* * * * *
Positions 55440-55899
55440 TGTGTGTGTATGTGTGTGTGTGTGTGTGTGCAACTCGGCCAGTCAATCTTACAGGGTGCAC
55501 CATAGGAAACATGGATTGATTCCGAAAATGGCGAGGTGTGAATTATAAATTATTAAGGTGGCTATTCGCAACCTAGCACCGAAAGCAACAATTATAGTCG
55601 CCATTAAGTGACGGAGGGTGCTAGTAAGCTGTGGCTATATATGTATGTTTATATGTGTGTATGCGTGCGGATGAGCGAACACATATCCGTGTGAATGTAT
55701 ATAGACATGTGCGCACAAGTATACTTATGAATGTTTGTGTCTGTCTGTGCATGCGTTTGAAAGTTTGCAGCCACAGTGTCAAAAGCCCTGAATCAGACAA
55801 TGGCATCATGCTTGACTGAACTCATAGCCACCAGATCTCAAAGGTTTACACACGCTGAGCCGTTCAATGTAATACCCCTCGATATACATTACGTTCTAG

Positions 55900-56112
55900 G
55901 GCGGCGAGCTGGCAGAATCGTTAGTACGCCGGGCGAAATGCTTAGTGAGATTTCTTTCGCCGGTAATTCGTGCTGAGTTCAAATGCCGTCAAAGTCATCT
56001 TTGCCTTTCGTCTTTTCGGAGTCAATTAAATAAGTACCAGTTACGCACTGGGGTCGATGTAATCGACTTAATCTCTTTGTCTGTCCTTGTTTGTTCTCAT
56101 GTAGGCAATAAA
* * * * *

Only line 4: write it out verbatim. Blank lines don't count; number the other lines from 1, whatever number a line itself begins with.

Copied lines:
55601 CCATTAAGTGACGGAGGGTGCTAGTAAGCTGTGGCTATATATGTATGTTTATATGTGTGTATGCGTGCGGATGAGCGAACACATATCCGTGTGAATGTAT